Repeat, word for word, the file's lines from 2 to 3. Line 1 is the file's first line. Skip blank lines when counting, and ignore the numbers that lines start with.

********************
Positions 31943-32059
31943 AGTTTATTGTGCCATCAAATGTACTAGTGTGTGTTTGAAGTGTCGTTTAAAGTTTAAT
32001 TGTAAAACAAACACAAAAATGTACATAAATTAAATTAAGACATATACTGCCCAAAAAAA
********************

31943 AGTTTATTGTGCCATCAAATGTACTAGTGTGTGTTTGAAGTGTCGTTTAAAGTTTAAT
32001 TGTAAAACAAACACAAAAATGTACATAAATTAAATTAAGACATATACTGCCCAAAAAAA